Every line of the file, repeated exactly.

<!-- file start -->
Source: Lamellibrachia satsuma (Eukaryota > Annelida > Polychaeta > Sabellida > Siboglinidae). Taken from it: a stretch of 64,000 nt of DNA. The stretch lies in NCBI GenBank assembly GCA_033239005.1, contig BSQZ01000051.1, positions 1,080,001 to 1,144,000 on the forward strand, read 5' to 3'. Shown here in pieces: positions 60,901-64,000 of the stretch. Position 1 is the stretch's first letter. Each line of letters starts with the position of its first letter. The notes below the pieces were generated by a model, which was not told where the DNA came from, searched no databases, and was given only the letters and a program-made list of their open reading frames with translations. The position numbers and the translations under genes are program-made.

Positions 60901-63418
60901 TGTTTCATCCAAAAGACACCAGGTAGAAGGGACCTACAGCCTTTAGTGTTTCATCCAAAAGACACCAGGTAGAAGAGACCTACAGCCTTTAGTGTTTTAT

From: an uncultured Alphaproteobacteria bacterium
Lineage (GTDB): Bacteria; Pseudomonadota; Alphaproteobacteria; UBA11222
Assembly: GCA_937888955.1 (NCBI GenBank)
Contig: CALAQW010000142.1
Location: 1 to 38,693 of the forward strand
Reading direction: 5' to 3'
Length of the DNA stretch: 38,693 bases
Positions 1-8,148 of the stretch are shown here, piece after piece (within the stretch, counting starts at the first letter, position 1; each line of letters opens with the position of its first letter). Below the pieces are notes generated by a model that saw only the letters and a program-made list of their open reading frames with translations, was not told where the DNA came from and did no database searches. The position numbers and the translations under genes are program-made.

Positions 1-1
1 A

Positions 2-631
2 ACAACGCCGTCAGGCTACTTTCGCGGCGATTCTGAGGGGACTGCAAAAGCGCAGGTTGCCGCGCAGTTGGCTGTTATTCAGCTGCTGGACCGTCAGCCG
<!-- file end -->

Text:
Source: Lamellibrachia satsuma (Eukaryota > Annelida > Polychaeta > Sabellida > Siboglinidae). Taken from it: a stretch of 64,000 nt of DNA. The stretch lies in NCBI GenBank assembly GCA_033239005.1, contig BSQZ01000051.1, positions 1,080,001 to 1,144,000 on the forward strand, read 5' to 3'. Shown here in pieces: positions 60,901-64,000 of the stretch. Position 1 is the stretch's first letter. Each line of letters starts with the position of its first letter. The notes below the pieces were generated by a model, which was not told where the DNA came from, searched no databases, and was given only the letters and a program-made list of their open reading frames with translations. The position numbers and the translations under genes are program-made.

Positions 60901-63418
60901 TGTTTCATCCAAAAGACACCAGGTAGAAGGGACCTACAGCCTTTAGTGTTTCATCCAAAAGACACCAGGTAGAAGAGACCTACAGCCTTTAGTGTTTTAT

From: an uncultured Alphaproteobacteria bacterium
Lineage (GTDB): Bacteria; Pseudomonadota; Alphaproteobacteria; UBA11222
Assembly: GCA_937888955.1 (NCBI GenBank)
Contig: CALAQW010000142.1
Location: 1 to 38,693 of the forward strand
Reading direction: 5' to 3'
Length of the DNA stretch: 38,693 bases
Positions 1-8,148 of the stretch are shown here, piece after piece (within the stretch, counting starts at the first letter, position 1; each line of letters opens with the position of its first letter). Below the pieces are notes generated by a model that saw only the letters and a program-made list of their open reading frames with translations, was not told where the DNA came from and did no database searches. The position numbers and the translations under genes are program-made.

Positions 1-1
1 A

Positions 2-631
2 ACAACGCCGTCAGGCTACTTTCGCGGCGATTCTGAGGGGACTGCAAAAGCGCAGGTTGCCGCGCAGTTGGCTGTTATTCAGCTGCTGGACCGTCAGCCG